Image: Lauren Bon, "Bldg 209: Garden Folly." Courtesy of the artist and Metabolic Studio.
HOW DO WE EXPERIENCE THE TIES, visible and invisible, that bind us to other creatures, to other beings, to other things? One late morning in Park La Brea, workers uprooted the peonies that adorned the flowerbed by an entrance to the Los Angeles housing complex and replaced them with fresh but otherwise identical-looking plants. The discarded peonies, some still in bloom, lay on the sidewalk, waiting to be gathered into large plastic tarps and, presumably, recycled: they had become industrial waste. The association of "flowers" with "waste" is an uneasy one; it does not come naturally. Imagining the plants in bloom as garbage might even seem profoundly unnatural, and perhaps make us feel a little sad for the peonies.
A short walk away, at the Los Angeles County Museum of Art, the "Bldg 209: Garden Folly" project, staged in 2010 by L.A. artist Lauren Bon and the Metabolic Studio, forced spectators to confront directly the question of their responsibilities, natural and otherwise, to other life forms, particularly those used up and thrown away in the course of their encounters with humans. This exhibit featured an intensive care unit for strawberry plants rescued and reclaimed from industrial farms that had no further use for them after they bore fruit. The discarded plants were hooked up to intravenous lines in order to restore their vitality. The display of the small yet fruitful strawberry plants, nestled amid the plastic tubing and bags of IV solution, brought together "beautiful" nature and "ugly" medical technology in a coupling that might seem counterintuitive. Ultimately, though, the exhibition's power derived not so much from the juxtaposition of natural and artificial objects as from the creation of an emotional bond between the museum's visitors and the plants themselves. As if in response to the scene of plants-as-garbage a few blocks away, "Bldg 209" took spectators into the world of plants-as-patients: subject to care as well as cultivation, the products of (medical) nurture as much as nature.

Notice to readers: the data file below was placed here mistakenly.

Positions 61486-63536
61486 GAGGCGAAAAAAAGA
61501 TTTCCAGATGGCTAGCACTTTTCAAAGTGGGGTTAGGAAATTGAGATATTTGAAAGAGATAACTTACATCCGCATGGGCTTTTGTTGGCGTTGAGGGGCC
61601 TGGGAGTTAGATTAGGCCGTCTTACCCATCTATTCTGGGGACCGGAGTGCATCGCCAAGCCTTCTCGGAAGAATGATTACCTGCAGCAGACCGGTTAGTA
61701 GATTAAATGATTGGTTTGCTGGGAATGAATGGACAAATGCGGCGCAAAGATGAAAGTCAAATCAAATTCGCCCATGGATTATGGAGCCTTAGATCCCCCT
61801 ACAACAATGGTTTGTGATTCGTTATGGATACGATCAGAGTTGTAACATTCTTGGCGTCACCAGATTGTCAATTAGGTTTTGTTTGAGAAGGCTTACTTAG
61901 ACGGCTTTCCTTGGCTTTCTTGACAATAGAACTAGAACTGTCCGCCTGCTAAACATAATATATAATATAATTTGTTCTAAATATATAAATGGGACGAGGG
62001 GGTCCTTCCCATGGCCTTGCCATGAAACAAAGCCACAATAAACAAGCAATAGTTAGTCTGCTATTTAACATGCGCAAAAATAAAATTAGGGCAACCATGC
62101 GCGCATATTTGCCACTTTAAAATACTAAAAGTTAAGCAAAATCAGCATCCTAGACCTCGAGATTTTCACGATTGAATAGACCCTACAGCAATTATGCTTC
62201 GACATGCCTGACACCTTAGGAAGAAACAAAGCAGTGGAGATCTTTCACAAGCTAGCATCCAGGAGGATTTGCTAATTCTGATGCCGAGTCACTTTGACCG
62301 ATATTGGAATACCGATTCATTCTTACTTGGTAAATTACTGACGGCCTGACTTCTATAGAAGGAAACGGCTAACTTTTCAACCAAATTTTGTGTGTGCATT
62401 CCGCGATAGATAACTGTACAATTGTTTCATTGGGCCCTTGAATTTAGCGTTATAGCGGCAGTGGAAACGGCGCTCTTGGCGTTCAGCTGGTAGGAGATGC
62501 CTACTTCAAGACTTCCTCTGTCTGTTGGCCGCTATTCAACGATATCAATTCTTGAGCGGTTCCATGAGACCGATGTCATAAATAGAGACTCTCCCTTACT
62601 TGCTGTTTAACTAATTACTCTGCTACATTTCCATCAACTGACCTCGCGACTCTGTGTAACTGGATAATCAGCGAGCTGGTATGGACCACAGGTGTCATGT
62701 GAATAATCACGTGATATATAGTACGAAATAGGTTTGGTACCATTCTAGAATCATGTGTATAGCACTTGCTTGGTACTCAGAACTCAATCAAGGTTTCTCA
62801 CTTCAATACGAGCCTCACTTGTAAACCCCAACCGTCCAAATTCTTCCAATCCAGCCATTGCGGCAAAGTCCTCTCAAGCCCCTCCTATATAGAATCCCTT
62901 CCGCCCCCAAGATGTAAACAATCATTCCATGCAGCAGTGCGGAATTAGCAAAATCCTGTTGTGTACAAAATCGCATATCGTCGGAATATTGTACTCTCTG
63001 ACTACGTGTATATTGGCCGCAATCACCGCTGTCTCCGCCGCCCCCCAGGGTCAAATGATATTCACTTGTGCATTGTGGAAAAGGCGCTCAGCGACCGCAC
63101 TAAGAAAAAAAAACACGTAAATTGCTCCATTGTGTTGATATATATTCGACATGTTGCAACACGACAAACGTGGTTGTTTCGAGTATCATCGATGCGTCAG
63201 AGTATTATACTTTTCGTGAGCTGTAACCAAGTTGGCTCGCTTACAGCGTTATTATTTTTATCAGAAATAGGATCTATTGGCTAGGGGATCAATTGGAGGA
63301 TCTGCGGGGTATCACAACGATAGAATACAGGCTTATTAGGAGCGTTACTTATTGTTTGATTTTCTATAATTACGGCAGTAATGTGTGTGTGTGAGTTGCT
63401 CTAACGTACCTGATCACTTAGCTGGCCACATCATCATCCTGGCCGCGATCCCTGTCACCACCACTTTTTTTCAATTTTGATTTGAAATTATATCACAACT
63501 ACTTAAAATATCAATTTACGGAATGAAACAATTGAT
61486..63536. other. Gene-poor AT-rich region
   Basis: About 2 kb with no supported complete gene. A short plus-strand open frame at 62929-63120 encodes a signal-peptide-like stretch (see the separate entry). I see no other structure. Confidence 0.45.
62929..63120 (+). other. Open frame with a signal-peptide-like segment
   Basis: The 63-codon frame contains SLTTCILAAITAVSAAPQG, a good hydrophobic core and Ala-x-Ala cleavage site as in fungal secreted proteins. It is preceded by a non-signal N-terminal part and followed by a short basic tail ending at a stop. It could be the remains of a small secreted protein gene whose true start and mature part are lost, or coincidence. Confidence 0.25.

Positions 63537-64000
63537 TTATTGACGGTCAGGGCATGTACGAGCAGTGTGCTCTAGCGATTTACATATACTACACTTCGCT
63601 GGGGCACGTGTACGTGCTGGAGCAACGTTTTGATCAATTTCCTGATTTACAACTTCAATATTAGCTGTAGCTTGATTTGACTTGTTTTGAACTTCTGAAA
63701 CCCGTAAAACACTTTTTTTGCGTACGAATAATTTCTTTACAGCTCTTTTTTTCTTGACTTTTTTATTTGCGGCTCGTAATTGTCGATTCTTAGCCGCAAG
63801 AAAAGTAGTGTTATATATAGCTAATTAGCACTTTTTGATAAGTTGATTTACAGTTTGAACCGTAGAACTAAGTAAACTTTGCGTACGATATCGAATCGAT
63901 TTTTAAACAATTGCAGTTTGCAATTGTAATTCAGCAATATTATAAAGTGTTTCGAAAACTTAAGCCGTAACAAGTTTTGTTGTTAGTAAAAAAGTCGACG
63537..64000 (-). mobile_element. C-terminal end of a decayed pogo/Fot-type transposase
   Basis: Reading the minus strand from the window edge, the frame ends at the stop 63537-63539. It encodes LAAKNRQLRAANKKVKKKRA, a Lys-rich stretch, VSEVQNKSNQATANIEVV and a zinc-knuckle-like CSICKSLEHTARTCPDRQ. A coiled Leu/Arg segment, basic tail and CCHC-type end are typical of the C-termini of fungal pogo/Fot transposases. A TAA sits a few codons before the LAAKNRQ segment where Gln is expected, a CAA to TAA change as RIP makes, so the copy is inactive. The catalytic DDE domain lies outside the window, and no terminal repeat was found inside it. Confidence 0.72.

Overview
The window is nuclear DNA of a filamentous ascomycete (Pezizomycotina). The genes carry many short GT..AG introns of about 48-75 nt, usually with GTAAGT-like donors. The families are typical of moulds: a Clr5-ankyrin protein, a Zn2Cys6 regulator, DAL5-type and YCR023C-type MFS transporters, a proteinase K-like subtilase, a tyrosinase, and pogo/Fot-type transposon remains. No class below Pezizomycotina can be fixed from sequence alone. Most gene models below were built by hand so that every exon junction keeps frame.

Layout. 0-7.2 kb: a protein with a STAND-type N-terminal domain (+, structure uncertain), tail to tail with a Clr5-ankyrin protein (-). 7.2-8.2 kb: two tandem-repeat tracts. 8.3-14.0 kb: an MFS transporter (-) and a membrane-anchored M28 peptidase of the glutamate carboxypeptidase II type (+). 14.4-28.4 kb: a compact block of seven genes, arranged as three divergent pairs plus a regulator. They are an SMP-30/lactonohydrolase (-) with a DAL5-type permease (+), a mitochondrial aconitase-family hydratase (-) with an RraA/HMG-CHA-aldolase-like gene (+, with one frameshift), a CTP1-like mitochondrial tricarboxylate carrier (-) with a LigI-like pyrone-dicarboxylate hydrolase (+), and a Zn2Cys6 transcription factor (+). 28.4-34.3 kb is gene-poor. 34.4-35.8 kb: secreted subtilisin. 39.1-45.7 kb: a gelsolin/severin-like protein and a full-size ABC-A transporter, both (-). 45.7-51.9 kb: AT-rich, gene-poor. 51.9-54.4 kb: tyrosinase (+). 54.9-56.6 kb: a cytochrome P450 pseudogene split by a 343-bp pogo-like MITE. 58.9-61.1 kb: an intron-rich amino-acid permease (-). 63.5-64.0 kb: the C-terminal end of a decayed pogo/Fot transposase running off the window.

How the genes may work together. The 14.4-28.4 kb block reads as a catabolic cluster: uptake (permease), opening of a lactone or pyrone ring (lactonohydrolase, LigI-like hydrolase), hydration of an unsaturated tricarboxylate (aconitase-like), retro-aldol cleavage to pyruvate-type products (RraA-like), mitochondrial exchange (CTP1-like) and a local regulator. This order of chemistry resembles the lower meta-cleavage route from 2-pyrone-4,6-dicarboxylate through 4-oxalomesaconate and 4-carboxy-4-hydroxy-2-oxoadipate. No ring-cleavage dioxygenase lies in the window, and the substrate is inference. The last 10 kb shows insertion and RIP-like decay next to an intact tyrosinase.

There is something uncannily anthropomorphic about an unwanted, damaged strawberry plant on life support; so much so that the spectacle evokes simultaneously the consumption of fruit by humans, our own implication in various modes of agricultural production (industrial or sustainable), and, most powerfully, our vulnerability as bodies to the technologies that both sustain us and use us up. Indeed, the "Garden Folly" installation grew out of a much larger experiential work titled "Strawberry Flag," an aquaponic farm where artists and war veterans cared for discarded strawberry plants. (The field, laid out like an American flag, also made use of salvaged water and fish.) Here our responsibility to depleted bodies, both human and vegetal, was underlined all the more forcefully. We are not just like the strawberry plants; they are part of us. Our vulnerabilities are theirs, in many senses.
But where might this compassion for flowers and fruit take us exactly, if not into a sentimental nostalgia for a natural past, more pristinely triumphant, less vulnerable to human manipulation — a nature that may in fact have ...read more